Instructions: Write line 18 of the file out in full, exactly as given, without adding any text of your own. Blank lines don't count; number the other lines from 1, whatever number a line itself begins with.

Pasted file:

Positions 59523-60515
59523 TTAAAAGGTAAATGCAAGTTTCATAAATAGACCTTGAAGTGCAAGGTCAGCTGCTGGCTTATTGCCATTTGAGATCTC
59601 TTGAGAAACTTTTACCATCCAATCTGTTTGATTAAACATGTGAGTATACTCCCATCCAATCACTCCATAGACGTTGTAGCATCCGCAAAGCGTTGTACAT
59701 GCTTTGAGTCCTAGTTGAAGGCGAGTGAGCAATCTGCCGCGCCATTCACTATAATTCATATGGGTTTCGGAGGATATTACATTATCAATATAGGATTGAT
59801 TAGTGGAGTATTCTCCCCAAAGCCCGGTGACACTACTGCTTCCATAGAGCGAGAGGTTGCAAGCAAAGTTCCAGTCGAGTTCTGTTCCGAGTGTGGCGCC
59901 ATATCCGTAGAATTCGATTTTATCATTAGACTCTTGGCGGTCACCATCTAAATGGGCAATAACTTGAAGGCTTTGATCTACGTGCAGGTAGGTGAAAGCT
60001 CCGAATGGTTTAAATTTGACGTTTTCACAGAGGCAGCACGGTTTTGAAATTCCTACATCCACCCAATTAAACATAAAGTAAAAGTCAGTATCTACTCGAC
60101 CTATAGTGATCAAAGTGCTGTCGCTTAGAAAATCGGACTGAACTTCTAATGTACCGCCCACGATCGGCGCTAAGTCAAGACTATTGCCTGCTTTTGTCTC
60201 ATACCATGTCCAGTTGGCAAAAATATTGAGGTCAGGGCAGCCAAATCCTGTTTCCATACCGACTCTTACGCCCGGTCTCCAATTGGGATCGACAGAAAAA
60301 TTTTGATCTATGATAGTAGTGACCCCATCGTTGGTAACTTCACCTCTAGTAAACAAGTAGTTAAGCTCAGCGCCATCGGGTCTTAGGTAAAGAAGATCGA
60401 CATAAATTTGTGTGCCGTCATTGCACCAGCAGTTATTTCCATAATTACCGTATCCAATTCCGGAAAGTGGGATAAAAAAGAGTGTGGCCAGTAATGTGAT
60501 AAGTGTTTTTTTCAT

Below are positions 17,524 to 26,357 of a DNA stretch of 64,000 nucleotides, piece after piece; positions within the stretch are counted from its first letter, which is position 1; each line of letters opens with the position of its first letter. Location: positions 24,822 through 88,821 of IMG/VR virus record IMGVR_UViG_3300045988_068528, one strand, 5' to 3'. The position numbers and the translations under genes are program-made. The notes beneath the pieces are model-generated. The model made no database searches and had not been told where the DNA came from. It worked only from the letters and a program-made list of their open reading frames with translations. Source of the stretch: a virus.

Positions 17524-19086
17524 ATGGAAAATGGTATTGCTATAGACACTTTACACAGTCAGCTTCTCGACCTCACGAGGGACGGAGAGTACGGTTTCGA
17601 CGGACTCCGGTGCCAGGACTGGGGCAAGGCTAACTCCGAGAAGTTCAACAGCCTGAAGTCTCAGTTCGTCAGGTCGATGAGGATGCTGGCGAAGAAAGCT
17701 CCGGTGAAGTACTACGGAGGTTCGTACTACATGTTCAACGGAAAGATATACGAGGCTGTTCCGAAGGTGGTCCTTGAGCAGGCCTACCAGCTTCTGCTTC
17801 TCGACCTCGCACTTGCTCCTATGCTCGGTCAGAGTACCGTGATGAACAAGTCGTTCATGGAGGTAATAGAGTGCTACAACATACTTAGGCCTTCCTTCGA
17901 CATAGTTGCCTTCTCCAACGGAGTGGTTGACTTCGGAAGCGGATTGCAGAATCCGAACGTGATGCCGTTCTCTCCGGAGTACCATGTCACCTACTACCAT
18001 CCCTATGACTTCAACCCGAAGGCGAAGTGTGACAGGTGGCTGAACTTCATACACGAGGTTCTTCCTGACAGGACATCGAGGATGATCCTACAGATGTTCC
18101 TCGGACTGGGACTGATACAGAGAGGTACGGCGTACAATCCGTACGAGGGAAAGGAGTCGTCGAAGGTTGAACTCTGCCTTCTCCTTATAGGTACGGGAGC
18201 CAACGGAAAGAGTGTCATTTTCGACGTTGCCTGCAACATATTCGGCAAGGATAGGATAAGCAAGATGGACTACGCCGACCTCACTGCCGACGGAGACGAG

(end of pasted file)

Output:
17801 TCGACCTCGCACTTGCTCCTATGCTCGGTCAGAGTACCGTGATGAACAAGTCGTTCATGGAGGTAATAGAGTGCTACAACATACTTAGGCCTTCCTTCGA